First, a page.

Scientific American Editorial Argues Against Favoring STEM Over Humanities.

An editorial in Scientific American Share to FacebookShare to Twitter (9/26) takes issue with political leaders who are “trying to nudge higher education toward course work that promotes future job prospects,” saying that it is “deeply misguided” to promote STEM courses “to the exclusion of the humanities.” Both areas of study, the editors write, are vital “for the U.S. economy to continue as the preeminent leader in technological innovation.”

Liberal Arts and Engineering Education
The Teagle Foundation’s Liberal Arts and the Professions initiative embeds the liberal arts in undergraduate engineering education by forging curricular links between faculty in the disciplines and professional fields. The result is students more fully appreciate the social, cultural, and ethical dimensions of their work. To be considered for a grant, read the application guidelines and submit a 3-5 page concept paper to Contact Loni Bordoloi Pazich at for more information.

Maker Summit
The ASU Citizen Science Maker Summit 2016  is a two-day event (Oct 27-28), hosted by Arizona State University in partnership with SciStarter, exploring the crossroads of citizen science and the Maker movement. Registration now open with discounts before Oct 1. Read ASEE’s Maker Report.

Profiles Survey Now Open
The annual Profiles of Engineering and Engineering Technology Schools survey is open. Make sure your institution is included in this important report.

Research and Development

Commentary: Fighting Cybercrime Hinges On Educating Public, Funding Technology.

In commentary for the Huffington Post Share to FacebookShare to Twitter (9/24) , New York Institute of Technology President Edward Guiliano writes about the challenges of fighting cybercrime and the resulting need for cybersecurity professionals, citing Cisco figures estimating a dearth of some one million such workers worldwide. He says that the public must be educated about the realities of cybercrime and the need to “encourage those who can to fund the technology needed to thwart cybercrime.”

NSF Giving Cornell University $23 Million For “Center For Bright Beams.”

WENY-TV Share to FacebookShare to Twitter Elmira, NY (9/26) reports that the National Science Foundation is giving Cornell University $23 million to “establish a new Science and Technology Center called the Center for Bright Beams.” The center’s goal is “to contribute to scientific advances in chemistry and biology by enhancing accelerator capabilities” and to “develop tools to predict, design and test the impact on cellular function of changes to their internal organization.”

Science And Technology Center for Engineering MechanoBiology To Study Single Cells.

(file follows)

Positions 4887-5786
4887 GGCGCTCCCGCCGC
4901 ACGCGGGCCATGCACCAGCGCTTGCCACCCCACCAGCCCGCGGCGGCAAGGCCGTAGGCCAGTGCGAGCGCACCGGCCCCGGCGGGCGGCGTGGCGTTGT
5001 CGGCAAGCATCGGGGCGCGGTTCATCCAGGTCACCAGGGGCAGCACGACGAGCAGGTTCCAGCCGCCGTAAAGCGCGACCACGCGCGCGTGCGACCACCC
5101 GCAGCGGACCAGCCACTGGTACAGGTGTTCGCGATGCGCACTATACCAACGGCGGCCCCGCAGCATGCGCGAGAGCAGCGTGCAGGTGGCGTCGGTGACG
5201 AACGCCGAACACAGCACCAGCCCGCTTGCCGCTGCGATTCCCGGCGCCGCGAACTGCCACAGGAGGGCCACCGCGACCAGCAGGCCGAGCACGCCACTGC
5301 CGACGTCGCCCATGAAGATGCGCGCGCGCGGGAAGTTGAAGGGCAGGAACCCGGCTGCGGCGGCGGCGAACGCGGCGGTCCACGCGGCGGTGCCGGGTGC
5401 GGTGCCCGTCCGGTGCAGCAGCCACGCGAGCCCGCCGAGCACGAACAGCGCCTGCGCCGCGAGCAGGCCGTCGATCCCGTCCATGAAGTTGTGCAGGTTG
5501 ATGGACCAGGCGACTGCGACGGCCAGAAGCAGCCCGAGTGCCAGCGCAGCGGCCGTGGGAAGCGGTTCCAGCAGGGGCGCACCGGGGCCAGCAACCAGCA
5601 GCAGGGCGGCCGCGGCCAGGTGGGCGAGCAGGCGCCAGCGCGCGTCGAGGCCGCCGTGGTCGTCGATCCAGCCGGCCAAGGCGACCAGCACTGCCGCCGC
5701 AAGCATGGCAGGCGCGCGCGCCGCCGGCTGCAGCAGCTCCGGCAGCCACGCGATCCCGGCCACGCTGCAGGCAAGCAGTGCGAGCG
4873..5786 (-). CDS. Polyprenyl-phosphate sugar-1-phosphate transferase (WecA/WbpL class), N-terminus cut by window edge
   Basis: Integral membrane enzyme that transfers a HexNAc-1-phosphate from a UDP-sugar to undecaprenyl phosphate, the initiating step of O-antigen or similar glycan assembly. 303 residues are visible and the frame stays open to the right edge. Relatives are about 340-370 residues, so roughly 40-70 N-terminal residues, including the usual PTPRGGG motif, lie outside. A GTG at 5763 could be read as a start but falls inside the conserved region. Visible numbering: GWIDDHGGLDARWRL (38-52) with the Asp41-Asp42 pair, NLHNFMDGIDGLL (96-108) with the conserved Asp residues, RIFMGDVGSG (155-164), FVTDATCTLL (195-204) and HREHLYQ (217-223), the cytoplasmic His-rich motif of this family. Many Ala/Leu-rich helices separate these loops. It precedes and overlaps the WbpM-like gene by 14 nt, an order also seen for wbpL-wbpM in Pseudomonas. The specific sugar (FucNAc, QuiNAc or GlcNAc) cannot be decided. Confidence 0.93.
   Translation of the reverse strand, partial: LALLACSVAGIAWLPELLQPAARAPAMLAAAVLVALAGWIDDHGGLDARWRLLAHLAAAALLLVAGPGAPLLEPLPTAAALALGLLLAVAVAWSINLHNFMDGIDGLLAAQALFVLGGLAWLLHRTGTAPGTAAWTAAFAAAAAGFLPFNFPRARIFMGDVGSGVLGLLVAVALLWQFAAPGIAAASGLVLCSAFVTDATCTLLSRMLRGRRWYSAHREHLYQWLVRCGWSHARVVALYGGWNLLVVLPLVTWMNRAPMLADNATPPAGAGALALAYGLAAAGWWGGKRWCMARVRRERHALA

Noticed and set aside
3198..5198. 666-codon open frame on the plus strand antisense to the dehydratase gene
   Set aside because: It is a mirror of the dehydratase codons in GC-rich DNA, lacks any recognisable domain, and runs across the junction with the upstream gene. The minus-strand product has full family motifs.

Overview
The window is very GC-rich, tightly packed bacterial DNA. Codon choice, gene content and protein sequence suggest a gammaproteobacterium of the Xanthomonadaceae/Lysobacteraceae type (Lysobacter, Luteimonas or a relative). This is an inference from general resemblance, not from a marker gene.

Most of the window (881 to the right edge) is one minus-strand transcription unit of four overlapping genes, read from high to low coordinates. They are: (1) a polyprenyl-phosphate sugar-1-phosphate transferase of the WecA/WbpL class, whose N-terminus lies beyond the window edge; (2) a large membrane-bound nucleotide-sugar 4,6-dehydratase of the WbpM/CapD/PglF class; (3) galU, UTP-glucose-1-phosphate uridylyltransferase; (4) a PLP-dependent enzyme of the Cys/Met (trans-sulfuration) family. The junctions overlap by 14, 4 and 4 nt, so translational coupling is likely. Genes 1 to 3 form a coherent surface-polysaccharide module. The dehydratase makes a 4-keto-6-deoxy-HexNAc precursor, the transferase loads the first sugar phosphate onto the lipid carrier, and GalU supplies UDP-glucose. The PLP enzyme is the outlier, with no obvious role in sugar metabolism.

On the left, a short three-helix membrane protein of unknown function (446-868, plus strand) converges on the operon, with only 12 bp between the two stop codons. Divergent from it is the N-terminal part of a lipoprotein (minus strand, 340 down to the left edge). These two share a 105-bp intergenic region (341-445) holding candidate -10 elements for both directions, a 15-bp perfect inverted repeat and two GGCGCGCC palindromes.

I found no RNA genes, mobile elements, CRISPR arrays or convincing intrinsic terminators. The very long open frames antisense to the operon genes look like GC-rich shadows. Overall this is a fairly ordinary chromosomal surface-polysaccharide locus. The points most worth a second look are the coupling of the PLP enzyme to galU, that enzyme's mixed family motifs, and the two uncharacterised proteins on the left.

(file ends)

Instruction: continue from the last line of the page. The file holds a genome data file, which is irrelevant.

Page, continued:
The St. Louis Post-Dispatch Share to FacebookShare to Twitter (9/26, Jost) reports, “A joint effort between Washington University and the University of Pennsylvania received a $23.6 million federal grant” to create the Science and Technology Center for Engineering MechanoBiology, “an effort to understand how single cells work.” The center will study “what they react to and how they can be used or developed to prevent diseases, boost crop practices and more.”

US Army Research Laboratory, UK Defense Ministry Partner On Information Science.

ExecutiveGov Share to FacebookShare to Twitter (9/26, Clemens) reports the US Army Research Laboratory and the UK Defence Ministry have partnered regarding “distributed analytics and information science” to bolster “situational awareness during military coalition operations.” Partners in the alliance include companies such as “IBM, BAE Systems, Raytheon’s BBN Technologies subsidiary,” and Airbus.

Industry News

Opinion: Tesla Vulnerability Shows That Cybersecurity Must Be Part Of Vehicle Design.

In an op-ed for The ComputerWorld (UK) Share to FacebookShare to Twitter (9/26), Adrian Davis, managing director with nonprofit Internet security educational organization (ISC)2, argues that the recent demonstration of vulnerabilities with Tesla vehicles that show it could be “hacked from 12 miles away” illustrates that the “explosive growth in automotive connectivity may be rapidly outpacing automotive security.” Davis says that cybersecurity must be part of the “concept, design, engineering, and production” of new vehicles. Davis concludes that what is needed is a “culture of ‘security by design’ among all designers, engineers and manufacturers of products that connect to the internet.”

Android Fans Replace Phones Faster Than iPhone Users.

A new study cited by USA Today Share to FacebookShare to Twitter (9/26, Newman) reports that Android users are faster to replace their smartphone devices than iPhone owners. Part of the reason for that, according to the Consumer Intelligence Research Partners sponsored report, is that Apple is slower to upgrade technological advances, along with the brand’s higher price point.

Engineering and Public Policy

House Waterways Bill Faces More Opposition.

In continuing coverage, The Hill Share to FacebookShare to Twitter (9/26, Zanona) reports Democrats are opposing another part of the House waterways bill “because a portion of the $810 million in authorized funding would go toward splash parks, baseball fields and covered basketball courts.” Rep. Peter DeFazio (D-Ore.), ranking member on the House Transportation and Infrastructure Committee, “is blasting” a Texas project “tucked into the underlying legislation,” and is “urging the House Rules Committee to include an amendment that would prohibit the Army Corps of Engineers budget from being used on sports fields and splash parks.”